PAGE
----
The user experience and the organic design

Posted in User interface design | 23 December 2011

From interior furniture to packaging and from electronic devices to publishing, there is a trend in design where visual elements are shaped and inspired by the context and materials of a real natural environment. The so-called organic design has its roots in architecture and specifically the work of Frank L. Wright, who argued that form and function were one.

“[The organic approach] promotes harmony between human habitation and the natural world through design approaches so sympathetic and well integrated with its site that buildings, furnishings, and surroundings become part of a unified, interrelated composition”.1

At the core of the organic design there is not only a pervasive influence of natural surroundings but also a specific concern for the final user: if form follows function then objects are designed to be seen as truly respecful of the use they are suppose to satisfy. Also, a pure organic design promotes innovation: design forms should improve what was made in the past without rejecting its inspiration. This brings to the last principle: “the finished product as a unified whole, where every aspect of the design contributes to the final outcome”.2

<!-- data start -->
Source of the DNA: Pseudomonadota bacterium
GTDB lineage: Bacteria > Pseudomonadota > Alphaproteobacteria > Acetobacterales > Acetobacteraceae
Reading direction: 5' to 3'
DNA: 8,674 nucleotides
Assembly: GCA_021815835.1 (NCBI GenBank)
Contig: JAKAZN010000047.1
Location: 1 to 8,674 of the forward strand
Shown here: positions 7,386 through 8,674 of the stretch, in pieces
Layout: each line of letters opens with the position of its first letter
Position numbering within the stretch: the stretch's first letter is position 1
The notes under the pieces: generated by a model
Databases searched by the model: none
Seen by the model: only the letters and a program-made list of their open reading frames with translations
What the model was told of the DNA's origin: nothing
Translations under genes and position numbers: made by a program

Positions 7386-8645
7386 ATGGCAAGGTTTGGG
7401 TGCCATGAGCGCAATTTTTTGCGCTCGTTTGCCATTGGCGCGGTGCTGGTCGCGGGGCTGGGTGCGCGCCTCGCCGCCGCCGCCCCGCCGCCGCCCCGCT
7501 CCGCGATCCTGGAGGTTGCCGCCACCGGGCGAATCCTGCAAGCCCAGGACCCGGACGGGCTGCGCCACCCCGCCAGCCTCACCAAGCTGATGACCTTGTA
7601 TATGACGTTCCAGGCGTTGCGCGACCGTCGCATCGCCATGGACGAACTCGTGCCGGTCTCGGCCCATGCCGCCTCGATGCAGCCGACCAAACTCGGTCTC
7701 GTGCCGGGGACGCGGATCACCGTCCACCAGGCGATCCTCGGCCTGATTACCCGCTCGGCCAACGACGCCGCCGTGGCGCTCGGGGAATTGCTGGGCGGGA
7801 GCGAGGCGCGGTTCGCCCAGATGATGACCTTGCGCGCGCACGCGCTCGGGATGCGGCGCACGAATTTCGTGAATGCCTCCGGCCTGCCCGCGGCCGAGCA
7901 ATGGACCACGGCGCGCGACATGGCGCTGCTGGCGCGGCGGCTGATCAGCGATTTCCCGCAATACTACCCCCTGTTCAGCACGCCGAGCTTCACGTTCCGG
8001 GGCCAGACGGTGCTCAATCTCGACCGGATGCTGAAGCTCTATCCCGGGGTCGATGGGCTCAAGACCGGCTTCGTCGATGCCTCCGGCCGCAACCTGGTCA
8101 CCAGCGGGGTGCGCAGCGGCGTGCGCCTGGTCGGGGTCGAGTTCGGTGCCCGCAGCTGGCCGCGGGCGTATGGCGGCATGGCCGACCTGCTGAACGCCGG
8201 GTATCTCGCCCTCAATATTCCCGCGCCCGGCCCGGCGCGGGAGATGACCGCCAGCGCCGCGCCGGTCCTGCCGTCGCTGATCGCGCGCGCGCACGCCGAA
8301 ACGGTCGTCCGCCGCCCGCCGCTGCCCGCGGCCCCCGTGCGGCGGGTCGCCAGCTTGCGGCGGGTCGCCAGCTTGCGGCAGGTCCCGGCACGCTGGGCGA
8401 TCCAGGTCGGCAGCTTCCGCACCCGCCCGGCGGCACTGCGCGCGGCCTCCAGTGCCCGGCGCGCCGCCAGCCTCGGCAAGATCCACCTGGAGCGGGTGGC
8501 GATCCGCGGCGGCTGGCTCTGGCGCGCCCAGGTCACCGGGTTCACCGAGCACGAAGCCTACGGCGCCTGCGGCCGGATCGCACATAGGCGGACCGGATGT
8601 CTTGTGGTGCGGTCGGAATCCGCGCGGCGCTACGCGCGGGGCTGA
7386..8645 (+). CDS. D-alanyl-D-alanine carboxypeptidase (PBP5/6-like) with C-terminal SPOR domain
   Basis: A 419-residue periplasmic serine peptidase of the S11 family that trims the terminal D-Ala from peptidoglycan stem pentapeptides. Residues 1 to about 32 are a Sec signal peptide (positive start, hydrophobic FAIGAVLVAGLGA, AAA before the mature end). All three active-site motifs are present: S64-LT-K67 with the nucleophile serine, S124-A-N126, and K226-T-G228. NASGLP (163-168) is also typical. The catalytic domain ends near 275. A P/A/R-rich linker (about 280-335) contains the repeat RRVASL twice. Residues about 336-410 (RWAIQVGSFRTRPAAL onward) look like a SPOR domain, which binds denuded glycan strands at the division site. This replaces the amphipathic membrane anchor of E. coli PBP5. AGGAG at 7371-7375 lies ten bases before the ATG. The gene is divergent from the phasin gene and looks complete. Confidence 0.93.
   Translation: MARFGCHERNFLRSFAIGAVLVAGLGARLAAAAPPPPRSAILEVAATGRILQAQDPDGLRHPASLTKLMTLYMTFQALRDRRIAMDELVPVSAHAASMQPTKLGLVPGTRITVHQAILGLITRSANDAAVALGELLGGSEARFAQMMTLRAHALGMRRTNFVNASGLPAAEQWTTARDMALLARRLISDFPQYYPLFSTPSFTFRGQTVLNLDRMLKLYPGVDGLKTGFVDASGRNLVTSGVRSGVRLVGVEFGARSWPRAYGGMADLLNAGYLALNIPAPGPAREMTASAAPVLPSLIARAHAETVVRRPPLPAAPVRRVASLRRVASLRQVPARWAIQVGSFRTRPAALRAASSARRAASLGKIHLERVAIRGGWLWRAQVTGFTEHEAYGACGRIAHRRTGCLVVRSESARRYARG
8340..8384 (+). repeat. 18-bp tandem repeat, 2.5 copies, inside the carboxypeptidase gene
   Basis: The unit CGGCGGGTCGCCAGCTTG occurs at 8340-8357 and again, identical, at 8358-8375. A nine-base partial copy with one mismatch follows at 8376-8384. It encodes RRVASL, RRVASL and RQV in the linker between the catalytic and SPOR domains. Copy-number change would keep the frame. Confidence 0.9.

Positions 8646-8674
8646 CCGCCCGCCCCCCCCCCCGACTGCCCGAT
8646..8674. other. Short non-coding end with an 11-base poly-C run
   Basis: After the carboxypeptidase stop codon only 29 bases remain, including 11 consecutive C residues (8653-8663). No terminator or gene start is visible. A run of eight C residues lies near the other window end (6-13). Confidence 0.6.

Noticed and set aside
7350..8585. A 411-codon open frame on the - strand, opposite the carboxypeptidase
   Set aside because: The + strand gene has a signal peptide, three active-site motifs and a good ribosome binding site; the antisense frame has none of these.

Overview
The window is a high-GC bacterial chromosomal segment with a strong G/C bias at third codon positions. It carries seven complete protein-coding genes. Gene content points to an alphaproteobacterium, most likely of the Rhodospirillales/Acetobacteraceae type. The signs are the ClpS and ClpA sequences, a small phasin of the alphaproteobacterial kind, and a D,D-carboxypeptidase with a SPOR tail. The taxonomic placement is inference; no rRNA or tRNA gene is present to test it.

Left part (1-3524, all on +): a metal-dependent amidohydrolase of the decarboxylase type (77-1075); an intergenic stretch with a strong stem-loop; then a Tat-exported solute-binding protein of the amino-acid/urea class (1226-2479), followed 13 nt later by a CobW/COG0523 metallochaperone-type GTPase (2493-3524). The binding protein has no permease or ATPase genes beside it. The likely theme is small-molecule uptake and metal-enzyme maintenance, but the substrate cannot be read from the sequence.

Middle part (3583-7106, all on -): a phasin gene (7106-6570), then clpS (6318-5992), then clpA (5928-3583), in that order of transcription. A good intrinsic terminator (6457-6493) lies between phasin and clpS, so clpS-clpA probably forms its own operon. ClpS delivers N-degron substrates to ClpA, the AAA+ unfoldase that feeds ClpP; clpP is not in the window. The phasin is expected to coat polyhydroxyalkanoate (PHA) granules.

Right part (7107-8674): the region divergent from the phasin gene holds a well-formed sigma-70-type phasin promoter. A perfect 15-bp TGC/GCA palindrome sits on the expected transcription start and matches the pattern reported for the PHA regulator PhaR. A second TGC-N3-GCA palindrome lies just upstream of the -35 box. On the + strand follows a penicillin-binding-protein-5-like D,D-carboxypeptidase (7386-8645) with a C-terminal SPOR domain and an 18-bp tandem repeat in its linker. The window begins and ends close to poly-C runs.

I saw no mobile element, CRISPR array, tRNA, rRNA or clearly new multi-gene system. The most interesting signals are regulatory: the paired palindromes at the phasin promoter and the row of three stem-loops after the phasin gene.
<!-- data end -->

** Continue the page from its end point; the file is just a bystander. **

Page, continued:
The organic approach in web design

With specific reference to web design, the organic approach consists in reproducing in a digital format the elements found on a natural environment, their shapes, colors and sometimes behaviours. We can try to distinguish an organic website by looking at some design elements:

  • The re-adaptation of paper, wood and other organic textures to give a natural “flavour”
  • The use of abstract colors and shapes as found in nature to imitate its continuous flow
  • Single parts of an image (like brushes and graphics) used to create a more complex, extended visual 
  • Common objects placed in a different living context
  • A minimalist style to catch the essence of each design element (few colour and typographic combinations, large empty spaces, etc.)

If on one hand the organic approach has become a trend in web design, it can also add value in terms of functionality and innovation: the organic design can be used to improve the usability and the user experience with the website. This is particularly true when the goal is to promote a brand or sell a product.

Changing the user experience

As an example, e-commerce websites have the urgency to make products and services more appealing to the would-be buyer. Without surprise a popular selling strategy  is to combine a beautiful, original layout with a relaxing, more intimate touch – a strategy adapted from the packaging industry. But there is a more hidden reason to explain why organic design matches very well with brand promotion.

Duchy Originals - natural, organic, sustainable food from HRH The Prince of Wales

Duchy Originals – natural, organic, sustainable food from HRH The Prince of Wales –